Disability, Frauds & Scams

Learn the Signs, Help Prevent Elder Abuse

June 16, 2016 • By

Reading Time: 2 Minutes

Last Updated: August 19, 2021

WEADDFor more than 80 years, Social Security has helped secure today and tomorrow with financial benefits, information, and tools that provide a safety net throughout life’s journey.

June 15 is World Elder Abuse Awareness Day, a day that reminds us how important it is to protect seniors in our communities.

Each year, millions of elderly adults are abused, neglected, or are financially exploited.  Often they are taken advantage of by those they trust and rely upon for assistance. According to the Administration on Aging, elders throughout the country lose an estimated $2.6 billion or more annually as a result of financial abuse and exploitation. Countries across the world observe World Elder Abuse Awareness Day to bring awareness to this epidemic.

It is critical, especially for public servants, that we do our part to protect seniors and other vulnerable persons who are at risk of financial exploitation. In recognition of World Elder Abuse Awareness Day, I ask that you take time to learn the signs of elder abuse and neglect so that you will recognize them in the future. This will go a long way toward not only preventing abuse of those we serve, but also possibly preventing your loved ones from becoming victims.  Over the years, I have learned of heartbreaking cases of seniors who have lost their life’s savings as a result of deceptive scams and unscrupulous individuals.  We must work diligently to prevent such unthinkable acts.

On June 16, the second World Elder Abuse Awareness Day Global Summit will be held. It is a day of collaboration with national policy makers, advocates, financial services institutions, media, social services organizations and members of the public. I will share the many steps we have taken to raise awareness and to prevent the incidence of financial exploitation.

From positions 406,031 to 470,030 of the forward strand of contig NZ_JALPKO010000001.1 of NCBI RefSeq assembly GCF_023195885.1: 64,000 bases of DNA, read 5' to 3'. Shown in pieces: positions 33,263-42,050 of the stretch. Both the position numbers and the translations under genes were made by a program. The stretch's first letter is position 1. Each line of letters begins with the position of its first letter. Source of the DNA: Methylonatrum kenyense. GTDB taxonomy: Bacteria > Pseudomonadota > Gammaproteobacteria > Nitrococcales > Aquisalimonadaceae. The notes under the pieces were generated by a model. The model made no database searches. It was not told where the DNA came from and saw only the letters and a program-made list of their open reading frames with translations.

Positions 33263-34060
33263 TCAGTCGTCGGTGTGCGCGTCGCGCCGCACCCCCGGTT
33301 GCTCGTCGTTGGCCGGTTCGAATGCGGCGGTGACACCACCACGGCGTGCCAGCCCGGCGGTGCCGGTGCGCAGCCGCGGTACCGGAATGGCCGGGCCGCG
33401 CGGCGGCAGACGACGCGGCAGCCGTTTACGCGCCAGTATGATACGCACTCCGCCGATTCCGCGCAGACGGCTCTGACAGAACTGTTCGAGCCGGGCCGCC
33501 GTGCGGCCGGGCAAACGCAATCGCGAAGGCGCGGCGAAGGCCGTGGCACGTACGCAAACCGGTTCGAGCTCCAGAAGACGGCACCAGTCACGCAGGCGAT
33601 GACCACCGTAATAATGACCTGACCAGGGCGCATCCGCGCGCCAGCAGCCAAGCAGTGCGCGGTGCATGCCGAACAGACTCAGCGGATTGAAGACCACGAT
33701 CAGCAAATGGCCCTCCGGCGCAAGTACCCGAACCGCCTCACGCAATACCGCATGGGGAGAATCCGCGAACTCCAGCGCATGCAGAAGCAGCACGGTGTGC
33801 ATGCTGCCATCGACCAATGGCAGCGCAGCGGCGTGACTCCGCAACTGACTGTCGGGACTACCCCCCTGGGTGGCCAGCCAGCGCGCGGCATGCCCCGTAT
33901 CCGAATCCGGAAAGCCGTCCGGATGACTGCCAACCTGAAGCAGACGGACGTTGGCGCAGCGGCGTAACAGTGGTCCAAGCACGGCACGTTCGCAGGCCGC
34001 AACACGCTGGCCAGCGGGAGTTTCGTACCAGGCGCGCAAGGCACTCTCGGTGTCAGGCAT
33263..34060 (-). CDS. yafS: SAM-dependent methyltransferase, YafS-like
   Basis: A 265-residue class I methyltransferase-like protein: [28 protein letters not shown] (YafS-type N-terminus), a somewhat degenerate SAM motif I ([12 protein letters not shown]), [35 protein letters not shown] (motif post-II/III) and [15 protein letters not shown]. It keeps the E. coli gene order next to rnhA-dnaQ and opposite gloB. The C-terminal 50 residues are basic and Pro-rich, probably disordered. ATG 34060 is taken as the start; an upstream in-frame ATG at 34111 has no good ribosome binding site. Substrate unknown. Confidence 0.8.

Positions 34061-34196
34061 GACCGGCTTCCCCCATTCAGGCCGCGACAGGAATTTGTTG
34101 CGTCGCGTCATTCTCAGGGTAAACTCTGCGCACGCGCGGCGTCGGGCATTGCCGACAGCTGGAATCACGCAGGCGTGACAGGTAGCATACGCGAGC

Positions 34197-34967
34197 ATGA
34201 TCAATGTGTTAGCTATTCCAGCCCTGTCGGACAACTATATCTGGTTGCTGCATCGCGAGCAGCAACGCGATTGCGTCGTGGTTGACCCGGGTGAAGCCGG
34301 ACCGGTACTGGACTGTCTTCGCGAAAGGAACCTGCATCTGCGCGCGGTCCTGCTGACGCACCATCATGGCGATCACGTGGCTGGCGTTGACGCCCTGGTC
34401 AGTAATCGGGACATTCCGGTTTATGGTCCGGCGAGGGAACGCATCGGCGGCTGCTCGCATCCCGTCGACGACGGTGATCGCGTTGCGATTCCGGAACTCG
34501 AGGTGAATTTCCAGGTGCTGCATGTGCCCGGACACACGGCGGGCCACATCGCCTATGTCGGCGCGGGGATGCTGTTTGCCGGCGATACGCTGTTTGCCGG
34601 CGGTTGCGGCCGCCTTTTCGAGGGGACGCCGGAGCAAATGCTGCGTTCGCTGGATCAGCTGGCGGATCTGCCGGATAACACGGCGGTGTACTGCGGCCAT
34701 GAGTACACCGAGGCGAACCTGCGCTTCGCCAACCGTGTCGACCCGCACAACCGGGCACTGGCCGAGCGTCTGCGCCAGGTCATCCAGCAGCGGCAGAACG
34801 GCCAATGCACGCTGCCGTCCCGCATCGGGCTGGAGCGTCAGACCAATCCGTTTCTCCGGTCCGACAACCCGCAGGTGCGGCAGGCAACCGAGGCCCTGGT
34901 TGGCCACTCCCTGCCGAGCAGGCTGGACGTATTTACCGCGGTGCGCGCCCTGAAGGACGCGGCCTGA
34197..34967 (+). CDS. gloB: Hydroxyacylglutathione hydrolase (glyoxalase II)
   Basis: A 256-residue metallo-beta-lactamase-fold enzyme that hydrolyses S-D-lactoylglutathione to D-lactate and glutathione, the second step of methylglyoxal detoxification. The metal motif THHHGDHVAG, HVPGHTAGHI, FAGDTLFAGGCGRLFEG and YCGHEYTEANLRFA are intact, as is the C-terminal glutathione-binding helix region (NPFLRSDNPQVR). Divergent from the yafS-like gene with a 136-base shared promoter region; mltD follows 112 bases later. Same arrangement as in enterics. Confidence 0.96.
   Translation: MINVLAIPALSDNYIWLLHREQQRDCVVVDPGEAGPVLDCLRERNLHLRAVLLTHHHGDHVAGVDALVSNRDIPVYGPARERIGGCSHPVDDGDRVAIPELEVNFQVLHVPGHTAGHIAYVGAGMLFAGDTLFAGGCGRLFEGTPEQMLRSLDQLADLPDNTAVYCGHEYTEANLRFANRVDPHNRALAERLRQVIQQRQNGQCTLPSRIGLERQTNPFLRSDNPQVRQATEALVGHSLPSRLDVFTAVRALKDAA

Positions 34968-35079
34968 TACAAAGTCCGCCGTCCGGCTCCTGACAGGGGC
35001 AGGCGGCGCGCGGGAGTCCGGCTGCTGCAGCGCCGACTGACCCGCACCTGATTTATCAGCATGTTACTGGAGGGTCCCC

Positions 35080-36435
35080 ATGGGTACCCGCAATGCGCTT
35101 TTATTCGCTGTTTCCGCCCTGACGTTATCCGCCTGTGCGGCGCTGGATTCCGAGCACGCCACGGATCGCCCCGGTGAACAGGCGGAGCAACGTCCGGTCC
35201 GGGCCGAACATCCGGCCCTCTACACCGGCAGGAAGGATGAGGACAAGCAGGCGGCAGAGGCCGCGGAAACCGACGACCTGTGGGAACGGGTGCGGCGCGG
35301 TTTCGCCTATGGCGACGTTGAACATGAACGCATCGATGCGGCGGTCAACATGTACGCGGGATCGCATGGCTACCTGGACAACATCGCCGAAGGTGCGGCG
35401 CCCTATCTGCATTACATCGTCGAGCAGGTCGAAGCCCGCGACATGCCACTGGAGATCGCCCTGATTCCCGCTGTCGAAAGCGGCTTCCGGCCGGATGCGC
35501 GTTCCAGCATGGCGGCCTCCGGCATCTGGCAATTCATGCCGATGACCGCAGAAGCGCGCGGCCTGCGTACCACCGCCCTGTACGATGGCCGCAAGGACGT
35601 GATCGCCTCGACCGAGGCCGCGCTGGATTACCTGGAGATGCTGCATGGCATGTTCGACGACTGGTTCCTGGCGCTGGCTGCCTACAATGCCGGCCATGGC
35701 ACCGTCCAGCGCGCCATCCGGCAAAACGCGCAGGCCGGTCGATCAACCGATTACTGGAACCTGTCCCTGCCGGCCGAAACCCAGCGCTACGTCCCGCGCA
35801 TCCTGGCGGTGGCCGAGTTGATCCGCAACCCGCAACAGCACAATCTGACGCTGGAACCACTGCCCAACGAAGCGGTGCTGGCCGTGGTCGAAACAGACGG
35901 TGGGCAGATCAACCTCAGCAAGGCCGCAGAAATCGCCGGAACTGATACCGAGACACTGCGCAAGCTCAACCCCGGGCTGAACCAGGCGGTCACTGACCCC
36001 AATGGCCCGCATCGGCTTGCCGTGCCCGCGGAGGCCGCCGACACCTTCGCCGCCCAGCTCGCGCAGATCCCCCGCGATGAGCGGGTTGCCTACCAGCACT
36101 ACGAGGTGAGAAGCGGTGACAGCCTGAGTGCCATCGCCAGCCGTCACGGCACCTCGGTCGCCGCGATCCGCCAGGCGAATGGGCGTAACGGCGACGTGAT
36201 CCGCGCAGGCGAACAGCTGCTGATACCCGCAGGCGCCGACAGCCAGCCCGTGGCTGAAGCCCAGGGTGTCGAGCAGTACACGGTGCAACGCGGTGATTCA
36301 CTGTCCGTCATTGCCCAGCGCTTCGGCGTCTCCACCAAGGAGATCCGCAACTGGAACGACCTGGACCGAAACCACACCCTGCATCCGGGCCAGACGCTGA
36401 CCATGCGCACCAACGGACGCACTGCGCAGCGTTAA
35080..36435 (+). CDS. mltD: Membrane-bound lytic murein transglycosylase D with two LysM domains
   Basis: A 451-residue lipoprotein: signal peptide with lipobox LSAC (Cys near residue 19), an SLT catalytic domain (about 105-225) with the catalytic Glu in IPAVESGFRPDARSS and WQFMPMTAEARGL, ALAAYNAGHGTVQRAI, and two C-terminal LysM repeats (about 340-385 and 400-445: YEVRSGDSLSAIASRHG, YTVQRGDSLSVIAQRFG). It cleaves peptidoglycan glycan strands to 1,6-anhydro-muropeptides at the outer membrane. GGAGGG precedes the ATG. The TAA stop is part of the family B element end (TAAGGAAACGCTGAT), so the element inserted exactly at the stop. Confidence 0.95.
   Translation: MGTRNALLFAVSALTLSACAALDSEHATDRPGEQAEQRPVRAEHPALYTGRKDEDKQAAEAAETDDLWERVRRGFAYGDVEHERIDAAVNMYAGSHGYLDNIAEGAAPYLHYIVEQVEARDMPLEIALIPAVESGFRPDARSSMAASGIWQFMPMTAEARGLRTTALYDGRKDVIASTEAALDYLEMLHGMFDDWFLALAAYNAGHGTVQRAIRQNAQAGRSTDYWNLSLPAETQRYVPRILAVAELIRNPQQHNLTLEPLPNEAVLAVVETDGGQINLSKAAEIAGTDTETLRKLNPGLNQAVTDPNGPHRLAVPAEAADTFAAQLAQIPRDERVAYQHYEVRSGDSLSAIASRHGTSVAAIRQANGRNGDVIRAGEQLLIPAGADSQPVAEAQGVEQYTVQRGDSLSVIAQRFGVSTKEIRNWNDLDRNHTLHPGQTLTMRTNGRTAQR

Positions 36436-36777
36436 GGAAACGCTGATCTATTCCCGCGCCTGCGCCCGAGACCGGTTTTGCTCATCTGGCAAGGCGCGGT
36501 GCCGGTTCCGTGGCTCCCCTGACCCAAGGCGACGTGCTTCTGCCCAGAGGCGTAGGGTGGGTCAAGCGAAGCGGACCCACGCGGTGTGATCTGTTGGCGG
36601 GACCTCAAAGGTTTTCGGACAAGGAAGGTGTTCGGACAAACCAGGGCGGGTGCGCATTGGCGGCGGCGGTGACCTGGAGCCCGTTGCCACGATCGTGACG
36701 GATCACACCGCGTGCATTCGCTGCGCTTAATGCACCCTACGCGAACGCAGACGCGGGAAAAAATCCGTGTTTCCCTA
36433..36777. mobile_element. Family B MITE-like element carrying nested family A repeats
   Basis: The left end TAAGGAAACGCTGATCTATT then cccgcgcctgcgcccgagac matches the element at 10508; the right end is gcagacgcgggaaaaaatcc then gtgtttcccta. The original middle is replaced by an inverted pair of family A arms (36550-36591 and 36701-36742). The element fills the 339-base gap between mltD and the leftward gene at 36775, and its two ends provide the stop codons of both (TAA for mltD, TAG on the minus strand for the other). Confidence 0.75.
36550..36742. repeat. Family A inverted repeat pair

There is so much to learn about this issue. I encourage you to visit the Administration for Community Living and www.ncea.aoa.gov for more information. As we increase our awareness, each of us can become more proactive in our efforts to protect elderly adults in our communities and families.

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About the Author

Stacy Rodgers, Chief of Staff, Social Security Administration

Stacy Rodgers, Chief of Staff, Social Security Administration


  1. fardabourse

    thanks very nice

  2. Mia L.

    Most physical wounds heal in time. But elder abuse can lead to early death, harm to physical and psychological health, destroy social and family ties, cause devastating financial loss, and more. In Lincoln Home Care provide valuable services to elder.

  3. Paulo Y.

    It’s hard to deal with a senior who has a wide range of necessities, and it’s hard to be older when age carries with it ailments and reliance. Both the requests of providing senior care and the necessities of the senior can cause circumstances in which misuse is bound to happen.

  4. Wilber Dombrowski

    Thanks for raising his issue. we must respect the elders and treat them well

  5. Tobby

    We should combat aging. Because we all are going to be older as time goes. I have told joke about aging but no offense . I did it for only fun. No offense

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  8. Peggy

    What about YONG disabled adults? My blog, https://2rthbtold.org is about a medicare scam in Nevada in a group home,
    Creative Possibilities of Northern Nevada,
    Reports were submitted to OIG but nothing was done.
    Investigator ‘Ike’ referred the complaint BACK to
    the state medicaid office. SSA SAYS they monitor medicare and
    medicaid fraud, but the watchdog is like a fox in the hen house

  9. Rakesh K.

    Very helpful

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